0
$\begingroup$

I'm currently self studying linear regression. Following is an entrance exam problem of a graduate school. Consider the regression model with usual assumptions of the errors $y=X\beta+\epsilon$. Show that $\hat{β}$ and $e$ are statistically independent. $\hat{β}$ is the least square estimator and $e$ is the residual.) Honestly I don't even heard about independence of two random vectors. (I searched my text book of mathematical statistics and linear regression but I couldn't.) So how should I approach it? Thanks in advance. Source of the problem is graduate entrance exam of Seoul National University of 2014

$\endgroup$
2
  • $\begingroup$ Please add the [self-study] tag & read its wiki. $\endgroup$ Feb 26 '15 at 5:23
  • $\begingroup$ Is $\epsilon$ multivariate normal? What about $\hat{\beta}$? What do you know about independence of components of a multivariate normal random vector and the covariance matrix? Can you compute the covariance between $e$ and $\hat{\beta}$? Can you at least get $\hat{\beta}$ and $e$ into the same equation? $\endgroup$ Feb 26 '15 at 5:51
0
$\begingroup$
  1. Two Random vectors $\textbf{x},\textbf{y}$ are independant iff $\forall i,j \in 1...n$, $\textbf{x}_{i}$ and $\textbf{y}_{j}$ are independant.
  2. Cross covariance matrix is defined by $cov(x,y )= E[(\textbf{x} - \mu_{\textbf{x}})(\textbf{y} - \mu_{\textbf{y}})^{T}]$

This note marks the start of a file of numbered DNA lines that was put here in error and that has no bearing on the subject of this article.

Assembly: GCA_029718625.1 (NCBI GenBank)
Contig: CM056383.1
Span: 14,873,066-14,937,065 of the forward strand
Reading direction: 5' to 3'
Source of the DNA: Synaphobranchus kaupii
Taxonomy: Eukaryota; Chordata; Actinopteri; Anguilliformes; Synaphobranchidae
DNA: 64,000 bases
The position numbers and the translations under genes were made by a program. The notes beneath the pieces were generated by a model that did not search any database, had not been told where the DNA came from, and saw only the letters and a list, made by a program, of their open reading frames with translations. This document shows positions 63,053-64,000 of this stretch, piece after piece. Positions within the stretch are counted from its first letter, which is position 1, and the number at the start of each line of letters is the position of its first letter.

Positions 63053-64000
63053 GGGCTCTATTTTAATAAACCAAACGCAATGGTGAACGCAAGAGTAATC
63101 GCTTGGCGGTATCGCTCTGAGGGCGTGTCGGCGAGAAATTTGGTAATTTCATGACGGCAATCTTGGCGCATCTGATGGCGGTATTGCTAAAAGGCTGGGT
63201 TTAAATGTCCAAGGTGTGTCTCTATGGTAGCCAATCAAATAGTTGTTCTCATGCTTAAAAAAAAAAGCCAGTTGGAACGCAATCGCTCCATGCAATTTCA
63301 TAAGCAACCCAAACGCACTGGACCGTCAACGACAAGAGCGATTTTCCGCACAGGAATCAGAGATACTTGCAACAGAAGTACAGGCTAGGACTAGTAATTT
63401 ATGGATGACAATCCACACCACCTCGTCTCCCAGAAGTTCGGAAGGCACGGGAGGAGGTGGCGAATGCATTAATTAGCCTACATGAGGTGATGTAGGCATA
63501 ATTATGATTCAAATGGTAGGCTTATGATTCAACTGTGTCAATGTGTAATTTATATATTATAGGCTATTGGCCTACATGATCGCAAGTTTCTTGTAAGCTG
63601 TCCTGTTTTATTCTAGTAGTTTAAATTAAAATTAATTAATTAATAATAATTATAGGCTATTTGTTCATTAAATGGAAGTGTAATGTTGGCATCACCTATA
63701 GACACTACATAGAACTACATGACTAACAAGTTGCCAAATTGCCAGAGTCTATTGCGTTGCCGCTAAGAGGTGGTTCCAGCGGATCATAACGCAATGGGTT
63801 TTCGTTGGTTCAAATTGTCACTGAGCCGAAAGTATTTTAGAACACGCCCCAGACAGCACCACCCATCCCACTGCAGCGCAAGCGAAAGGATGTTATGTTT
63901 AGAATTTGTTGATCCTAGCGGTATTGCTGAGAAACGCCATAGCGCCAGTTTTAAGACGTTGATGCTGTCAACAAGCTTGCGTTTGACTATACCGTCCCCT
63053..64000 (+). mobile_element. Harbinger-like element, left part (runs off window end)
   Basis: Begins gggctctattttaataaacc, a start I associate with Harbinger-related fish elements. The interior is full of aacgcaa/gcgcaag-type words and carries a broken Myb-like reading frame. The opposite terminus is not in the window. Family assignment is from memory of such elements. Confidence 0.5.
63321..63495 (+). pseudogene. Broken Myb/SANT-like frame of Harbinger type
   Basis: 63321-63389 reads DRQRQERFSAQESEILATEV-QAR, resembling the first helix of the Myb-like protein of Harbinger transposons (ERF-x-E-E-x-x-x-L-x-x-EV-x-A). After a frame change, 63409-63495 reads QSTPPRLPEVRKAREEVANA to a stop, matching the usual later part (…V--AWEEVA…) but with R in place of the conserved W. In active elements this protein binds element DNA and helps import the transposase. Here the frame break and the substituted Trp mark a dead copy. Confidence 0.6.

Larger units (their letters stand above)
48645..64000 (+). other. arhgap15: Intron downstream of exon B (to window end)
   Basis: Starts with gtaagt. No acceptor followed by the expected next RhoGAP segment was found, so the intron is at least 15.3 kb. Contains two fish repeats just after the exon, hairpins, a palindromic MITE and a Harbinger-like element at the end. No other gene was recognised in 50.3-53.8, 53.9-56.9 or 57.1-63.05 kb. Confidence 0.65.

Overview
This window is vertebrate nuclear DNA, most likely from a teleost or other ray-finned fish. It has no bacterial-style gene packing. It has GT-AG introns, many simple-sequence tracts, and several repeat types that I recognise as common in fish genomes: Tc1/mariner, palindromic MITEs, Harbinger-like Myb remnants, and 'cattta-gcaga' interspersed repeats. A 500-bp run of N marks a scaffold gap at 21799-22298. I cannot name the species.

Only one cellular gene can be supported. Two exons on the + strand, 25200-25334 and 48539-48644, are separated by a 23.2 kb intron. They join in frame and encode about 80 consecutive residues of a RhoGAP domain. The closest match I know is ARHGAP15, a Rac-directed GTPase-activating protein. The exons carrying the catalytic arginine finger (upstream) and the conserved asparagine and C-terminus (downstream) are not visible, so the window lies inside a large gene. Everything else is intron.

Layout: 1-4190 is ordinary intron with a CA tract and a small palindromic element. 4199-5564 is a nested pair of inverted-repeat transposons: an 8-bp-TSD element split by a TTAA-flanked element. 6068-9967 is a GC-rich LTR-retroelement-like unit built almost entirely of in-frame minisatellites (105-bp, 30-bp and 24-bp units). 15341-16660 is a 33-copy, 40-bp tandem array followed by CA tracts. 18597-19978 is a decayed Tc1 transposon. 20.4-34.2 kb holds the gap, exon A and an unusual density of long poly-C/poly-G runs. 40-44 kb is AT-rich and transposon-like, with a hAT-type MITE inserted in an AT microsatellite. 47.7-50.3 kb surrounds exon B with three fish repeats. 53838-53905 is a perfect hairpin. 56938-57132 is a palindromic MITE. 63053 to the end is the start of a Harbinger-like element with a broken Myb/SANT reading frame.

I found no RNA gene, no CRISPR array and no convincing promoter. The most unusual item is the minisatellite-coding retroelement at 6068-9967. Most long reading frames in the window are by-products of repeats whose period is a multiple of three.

3. two multivariate normal random vectors are independent iff their cross covariance matrix is zero matrix. (Since each component of Cross covariance matrix is covariance of .. and two normal random variable's covariance=0 iff they are independant)

  4. under the assumption that distribution of $\epsilon$ is $N(0,\sigma I)$ and $\widehat{\beta}$ is the ordinary least square esitimator $Hy$, if one compute covariance matrix of $\widehat{\beta}$ and $\textbf{e}$ , it is zero. Therefore they are statistically independant.

  5. Am I right? thank you Brian Borchers, your commment was very helpful.
$\endgroup$
1
  • $\begingroup$ Not sure if zero covariance implies independence in this setting. Zero covariance certainly does not imply independence in general; is there something special in this setting? $\endgroup$ Sep 9 at 18:45

Your Answer

By clicking “Post Your Answer”, you agree to our terms of service, privacy policy and cookie policy

Not the answer you're looking for? Browse other questions tagged or ask your own question.